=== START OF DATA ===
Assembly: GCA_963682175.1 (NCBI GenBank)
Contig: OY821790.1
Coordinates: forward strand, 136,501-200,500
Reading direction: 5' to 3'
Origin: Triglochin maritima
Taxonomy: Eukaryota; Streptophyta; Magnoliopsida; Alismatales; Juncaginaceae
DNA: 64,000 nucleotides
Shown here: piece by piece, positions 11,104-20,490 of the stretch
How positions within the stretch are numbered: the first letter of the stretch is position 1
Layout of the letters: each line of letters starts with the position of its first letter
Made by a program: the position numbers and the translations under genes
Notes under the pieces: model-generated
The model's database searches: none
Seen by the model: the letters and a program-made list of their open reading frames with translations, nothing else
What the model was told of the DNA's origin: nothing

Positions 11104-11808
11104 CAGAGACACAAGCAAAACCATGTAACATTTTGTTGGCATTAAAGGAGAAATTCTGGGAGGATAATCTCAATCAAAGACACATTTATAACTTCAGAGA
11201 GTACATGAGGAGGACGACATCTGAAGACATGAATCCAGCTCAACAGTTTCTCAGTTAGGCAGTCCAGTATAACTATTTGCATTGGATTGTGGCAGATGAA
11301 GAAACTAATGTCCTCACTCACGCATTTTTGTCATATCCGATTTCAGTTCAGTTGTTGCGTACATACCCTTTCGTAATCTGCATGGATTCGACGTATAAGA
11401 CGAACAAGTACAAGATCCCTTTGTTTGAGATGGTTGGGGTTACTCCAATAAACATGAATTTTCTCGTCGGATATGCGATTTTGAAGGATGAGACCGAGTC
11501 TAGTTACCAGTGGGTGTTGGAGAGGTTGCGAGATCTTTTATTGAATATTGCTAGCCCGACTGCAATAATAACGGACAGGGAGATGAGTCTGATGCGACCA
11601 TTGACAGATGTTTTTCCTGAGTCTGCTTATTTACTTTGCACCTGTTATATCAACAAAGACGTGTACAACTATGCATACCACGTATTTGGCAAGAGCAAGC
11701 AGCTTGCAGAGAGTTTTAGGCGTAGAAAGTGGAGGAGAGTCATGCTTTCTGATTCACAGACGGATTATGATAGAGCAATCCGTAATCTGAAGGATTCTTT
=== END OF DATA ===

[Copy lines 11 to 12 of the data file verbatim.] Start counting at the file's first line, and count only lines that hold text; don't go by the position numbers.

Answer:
Made by a program: the position numbers and the translations under genes
Notes under the pieces: model-generated